40. It is the duty of the clerk of a judicature higher than the session to bring forward the several matters of business in the order which he thinks best, although the presbytery may overrule his judgment. Strictly speaking, it is the part of the moderator to intimate, at each stage of procedure, what ought next to be considered. With a view to a judicature higher than the session coming to a decision upon any question, a member must make a motion on the subject. Any motion, other than the most simple, submitted to the court should be committed to writing and given in to the clerk. If, after the mover has addressed the court, the motion be not seconded, it falls to the ground, without discussion. When it is duly seconded, it is open either for unanimous adoption, or for discussion.
41. Any member of a judicature may enter his dissent from any part of their procedure. He may require his dissent to be marked in the record. In order to be received, the dissent must be given in immediately when the judgment dissented from is pronounced, and consequently can be given in by those only who were present at the pronouncing of it. If reasons for the dissent be given in along with it, both the dissent and the reasons for it ought to be engrossed in the record. If the dissent itself be duly given in, intimation may be also given that reasons for it will be added at a subsequent meeting. A simple dissent’s effect is to save a person from any censure that may arise out of the procedure, and from seeming to acquiesce in what he considers contrary to the mind of Christ.
42. A member of a judicature may also dissent and protest for leave to complain to the next superior judicature. A dissent and complaint can be received only at the time when the judgment complained of is pronounced. Reasons of dissent and complaint must be lodged with the clerk of the inferior judicature within ten days from the date of the judgment and the protest, or the complaint is held to be fallen from. The effect of a dissent and complaint is to bring the proceedings of the inferior judicature under the review of the superior. The giving in of a dissent and complaint has the effect of suspending the procedure of the inferior judicature in the matter to which the complaint relates, until either a final decision by the superior judicature be pronounced on the case, or the complaint be fallen from.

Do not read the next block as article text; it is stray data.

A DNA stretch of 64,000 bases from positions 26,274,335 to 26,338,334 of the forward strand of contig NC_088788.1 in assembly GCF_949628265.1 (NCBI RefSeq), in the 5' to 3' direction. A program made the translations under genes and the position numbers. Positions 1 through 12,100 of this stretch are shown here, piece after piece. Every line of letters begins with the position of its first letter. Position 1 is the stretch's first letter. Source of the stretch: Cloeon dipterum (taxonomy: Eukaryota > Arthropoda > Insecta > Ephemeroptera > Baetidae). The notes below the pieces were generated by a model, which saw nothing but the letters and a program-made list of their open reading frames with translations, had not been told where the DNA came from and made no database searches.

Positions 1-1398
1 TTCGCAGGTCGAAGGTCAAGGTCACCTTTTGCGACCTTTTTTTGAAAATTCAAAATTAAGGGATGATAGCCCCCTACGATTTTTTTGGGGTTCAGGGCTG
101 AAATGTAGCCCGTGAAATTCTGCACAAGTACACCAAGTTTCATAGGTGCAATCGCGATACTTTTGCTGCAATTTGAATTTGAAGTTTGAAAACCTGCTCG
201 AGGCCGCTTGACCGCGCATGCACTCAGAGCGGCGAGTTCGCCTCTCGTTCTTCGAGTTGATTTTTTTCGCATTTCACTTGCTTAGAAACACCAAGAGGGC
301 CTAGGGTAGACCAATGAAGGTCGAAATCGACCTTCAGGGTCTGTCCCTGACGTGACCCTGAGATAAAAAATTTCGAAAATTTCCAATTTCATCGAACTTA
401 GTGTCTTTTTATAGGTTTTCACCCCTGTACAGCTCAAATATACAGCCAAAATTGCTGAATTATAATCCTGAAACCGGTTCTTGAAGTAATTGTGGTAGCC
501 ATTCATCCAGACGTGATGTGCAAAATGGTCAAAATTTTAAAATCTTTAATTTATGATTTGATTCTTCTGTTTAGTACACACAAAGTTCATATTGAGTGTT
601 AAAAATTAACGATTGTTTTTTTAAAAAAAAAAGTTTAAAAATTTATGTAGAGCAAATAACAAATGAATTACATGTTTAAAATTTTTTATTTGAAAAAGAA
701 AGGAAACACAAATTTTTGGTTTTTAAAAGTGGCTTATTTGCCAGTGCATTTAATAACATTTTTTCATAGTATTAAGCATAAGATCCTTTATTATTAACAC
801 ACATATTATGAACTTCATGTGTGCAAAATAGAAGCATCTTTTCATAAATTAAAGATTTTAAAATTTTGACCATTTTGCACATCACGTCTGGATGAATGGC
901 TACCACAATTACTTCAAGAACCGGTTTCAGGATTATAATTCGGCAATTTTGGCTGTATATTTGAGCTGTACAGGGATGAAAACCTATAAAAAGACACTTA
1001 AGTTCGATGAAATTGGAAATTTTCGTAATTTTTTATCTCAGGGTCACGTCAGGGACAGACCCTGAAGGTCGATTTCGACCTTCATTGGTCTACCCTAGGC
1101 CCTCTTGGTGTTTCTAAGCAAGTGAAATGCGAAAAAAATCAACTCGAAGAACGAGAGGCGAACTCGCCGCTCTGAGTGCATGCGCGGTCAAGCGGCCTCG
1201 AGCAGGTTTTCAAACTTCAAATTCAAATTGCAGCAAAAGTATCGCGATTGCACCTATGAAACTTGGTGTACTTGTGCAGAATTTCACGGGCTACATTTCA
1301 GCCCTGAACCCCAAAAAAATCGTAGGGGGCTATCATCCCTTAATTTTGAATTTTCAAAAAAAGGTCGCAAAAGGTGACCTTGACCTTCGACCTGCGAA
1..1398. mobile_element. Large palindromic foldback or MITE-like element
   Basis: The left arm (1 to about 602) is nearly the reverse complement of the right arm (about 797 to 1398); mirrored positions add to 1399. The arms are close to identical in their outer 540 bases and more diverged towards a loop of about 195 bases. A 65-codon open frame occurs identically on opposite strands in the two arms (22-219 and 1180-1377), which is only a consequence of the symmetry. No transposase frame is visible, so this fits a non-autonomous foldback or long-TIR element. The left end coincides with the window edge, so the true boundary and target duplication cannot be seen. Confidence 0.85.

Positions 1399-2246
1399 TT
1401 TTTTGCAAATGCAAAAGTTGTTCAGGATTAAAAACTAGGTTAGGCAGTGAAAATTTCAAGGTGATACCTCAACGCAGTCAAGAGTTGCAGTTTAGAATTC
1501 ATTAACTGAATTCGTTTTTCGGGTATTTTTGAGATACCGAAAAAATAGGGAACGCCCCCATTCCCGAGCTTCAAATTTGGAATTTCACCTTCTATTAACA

43. A party in a case which has been under consideration by an inferior judicature may appeal against their judgment to the next superior court. A appeal is taken at the meeting at which the judgment has been pronounced, and immediately on its being intimated to the party. Reasons of appeal are either stated by him at the time, and entered on the record, or, they must be lodged by him in writing with the clerk of the inferior judicature within ten days from the date of the appeal, else the appeal is held to be fallen from. The effect of an appeal is to bring the judgment under review of the superior court. An appeal, which is not considered frivolous, suspends procedure until a final judgment be pronounced regarding it by a superior court, or until it be fallen from. Complainers and appellants are entitled to such extracts from the minutes as are necessary to enable them to bring the subjects of their complaints or appeals fully before the superior court. It is the duty of any judicature to explain to parties the rules and forms of church procedure, so that no injury may be done to any cause, through ignorance of those rules and forms.